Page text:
A recent study funded by the UK's Natural Environment Research Council and conducted by researchers from the University of Bristol has revealed that shoal fish assume leader/follower roles as a safety measure.
The study found that clearly defined roles among shoaling fish were more evident in areas where there were denser concentrations of predators, suggesting that the presence of predators might impact how individuals help make group decisions.
According to researcher Dr. Christos Ioannou of the university's School of Biological Sciences, "There are many benefits of group living, and making decisions together can dramatically increase the survival of many species - this is why many birds flock and fish shoal."
The researchers studied the behavior of more than 300 fish from waters with differing levels of predation risk. Using computer tracking software, the researchers placed fish in a maze and measured decision making and shoal cohesion for each individual fish within each shoal.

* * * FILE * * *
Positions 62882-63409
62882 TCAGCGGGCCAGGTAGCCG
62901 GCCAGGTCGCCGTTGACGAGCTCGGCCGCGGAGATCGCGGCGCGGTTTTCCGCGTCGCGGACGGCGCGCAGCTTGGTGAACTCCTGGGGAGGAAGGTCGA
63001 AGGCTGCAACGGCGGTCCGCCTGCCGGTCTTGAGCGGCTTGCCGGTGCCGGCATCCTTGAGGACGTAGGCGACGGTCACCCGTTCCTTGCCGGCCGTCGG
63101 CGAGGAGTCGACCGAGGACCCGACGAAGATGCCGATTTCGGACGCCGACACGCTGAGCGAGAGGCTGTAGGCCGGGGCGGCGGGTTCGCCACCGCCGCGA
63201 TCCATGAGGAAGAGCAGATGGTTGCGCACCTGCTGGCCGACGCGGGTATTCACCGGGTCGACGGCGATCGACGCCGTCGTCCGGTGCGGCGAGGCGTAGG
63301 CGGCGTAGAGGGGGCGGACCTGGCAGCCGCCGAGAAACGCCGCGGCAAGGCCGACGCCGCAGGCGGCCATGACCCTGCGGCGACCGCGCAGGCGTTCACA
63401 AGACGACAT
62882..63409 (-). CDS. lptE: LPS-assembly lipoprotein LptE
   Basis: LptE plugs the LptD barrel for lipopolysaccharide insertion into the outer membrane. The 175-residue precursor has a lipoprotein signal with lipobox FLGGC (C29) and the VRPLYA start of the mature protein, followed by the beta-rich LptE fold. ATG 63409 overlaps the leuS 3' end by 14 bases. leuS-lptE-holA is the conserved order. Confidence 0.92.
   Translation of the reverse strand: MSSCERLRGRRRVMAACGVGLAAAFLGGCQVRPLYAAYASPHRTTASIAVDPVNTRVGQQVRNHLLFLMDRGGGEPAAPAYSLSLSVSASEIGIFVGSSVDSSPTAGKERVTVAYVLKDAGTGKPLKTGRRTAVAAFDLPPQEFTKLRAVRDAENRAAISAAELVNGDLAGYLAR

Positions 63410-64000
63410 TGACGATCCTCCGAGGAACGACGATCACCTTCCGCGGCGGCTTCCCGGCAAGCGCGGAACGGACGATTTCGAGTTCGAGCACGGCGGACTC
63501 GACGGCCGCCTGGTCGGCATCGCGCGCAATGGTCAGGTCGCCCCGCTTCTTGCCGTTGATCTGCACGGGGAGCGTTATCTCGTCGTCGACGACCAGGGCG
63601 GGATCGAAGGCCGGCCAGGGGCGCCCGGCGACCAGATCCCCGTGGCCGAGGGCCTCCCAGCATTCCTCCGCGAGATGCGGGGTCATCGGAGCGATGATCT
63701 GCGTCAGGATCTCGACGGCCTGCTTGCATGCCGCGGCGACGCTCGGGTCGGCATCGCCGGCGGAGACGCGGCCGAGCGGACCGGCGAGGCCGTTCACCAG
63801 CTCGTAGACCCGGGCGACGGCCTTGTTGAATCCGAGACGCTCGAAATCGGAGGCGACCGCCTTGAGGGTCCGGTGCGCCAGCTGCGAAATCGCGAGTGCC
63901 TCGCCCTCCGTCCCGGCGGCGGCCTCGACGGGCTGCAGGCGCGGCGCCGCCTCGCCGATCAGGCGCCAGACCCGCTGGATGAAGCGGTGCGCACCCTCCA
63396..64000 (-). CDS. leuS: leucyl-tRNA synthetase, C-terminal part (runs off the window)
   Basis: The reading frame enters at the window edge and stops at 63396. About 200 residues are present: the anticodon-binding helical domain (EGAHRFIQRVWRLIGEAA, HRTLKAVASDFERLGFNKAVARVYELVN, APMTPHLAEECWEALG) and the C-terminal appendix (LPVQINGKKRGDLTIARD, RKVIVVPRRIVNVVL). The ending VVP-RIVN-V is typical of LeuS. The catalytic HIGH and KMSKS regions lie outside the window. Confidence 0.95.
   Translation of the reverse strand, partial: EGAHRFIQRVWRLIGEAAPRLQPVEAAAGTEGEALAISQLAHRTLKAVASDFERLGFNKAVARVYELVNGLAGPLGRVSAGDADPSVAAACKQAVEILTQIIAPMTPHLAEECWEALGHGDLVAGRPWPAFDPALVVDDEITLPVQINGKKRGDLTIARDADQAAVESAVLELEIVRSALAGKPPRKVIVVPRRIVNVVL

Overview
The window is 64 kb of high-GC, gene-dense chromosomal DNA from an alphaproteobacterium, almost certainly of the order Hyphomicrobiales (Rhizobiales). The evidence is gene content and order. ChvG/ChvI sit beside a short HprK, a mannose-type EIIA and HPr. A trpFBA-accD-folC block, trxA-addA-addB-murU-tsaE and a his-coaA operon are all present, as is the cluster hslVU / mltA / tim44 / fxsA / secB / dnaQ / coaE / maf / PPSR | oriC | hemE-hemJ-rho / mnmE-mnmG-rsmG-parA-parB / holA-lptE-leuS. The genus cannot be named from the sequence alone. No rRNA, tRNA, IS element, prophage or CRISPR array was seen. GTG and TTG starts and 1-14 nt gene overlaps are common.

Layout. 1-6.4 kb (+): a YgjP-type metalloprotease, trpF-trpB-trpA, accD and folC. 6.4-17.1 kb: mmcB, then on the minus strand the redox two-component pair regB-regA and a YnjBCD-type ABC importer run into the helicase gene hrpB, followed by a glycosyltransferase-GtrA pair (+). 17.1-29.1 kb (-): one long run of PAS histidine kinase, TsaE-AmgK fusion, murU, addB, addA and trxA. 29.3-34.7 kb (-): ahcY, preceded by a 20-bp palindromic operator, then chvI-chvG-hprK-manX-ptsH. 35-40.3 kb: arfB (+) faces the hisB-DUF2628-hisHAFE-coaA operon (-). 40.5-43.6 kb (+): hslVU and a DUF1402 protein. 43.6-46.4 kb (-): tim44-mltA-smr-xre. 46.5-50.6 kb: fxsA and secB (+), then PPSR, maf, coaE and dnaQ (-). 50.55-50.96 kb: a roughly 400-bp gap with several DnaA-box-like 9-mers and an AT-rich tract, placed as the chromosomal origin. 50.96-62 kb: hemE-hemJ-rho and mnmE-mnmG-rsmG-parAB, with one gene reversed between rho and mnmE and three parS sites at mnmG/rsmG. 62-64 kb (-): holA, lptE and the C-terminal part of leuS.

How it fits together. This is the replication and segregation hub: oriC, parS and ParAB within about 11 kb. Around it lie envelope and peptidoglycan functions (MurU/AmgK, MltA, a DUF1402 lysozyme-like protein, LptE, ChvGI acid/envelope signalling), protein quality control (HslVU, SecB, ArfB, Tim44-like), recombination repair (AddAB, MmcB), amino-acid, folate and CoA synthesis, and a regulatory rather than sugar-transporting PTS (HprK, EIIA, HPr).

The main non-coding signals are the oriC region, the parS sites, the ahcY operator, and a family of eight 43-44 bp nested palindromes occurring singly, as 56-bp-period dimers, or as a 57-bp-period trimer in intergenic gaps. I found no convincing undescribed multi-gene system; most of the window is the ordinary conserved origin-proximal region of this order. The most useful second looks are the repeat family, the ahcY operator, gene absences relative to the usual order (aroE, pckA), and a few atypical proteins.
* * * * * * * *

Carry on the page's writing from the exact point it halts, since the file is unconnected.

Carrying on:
The data revealed that most of the decisions a leader fish made were followed by the rest of the shoal. This increased the efficacy of the shoal. Furthermore, shoaling fish that were at a higher risk of predation were even more likely to adhere to a leader fish's decisions than lower predation fish. Conversely, the dynamics of group decision-making in the shoaling behavior of lower predation fish tended to be more egalitarian.
"This research is important as it shows that social behaviour can adapt depending on ecological factors. This could have a wider impact when considering how changes in species communities, for example due to climate change or invasive species, affects social prey," said Dr. Ioannou.
The study was published in "Science Advances" and you can check it out here.
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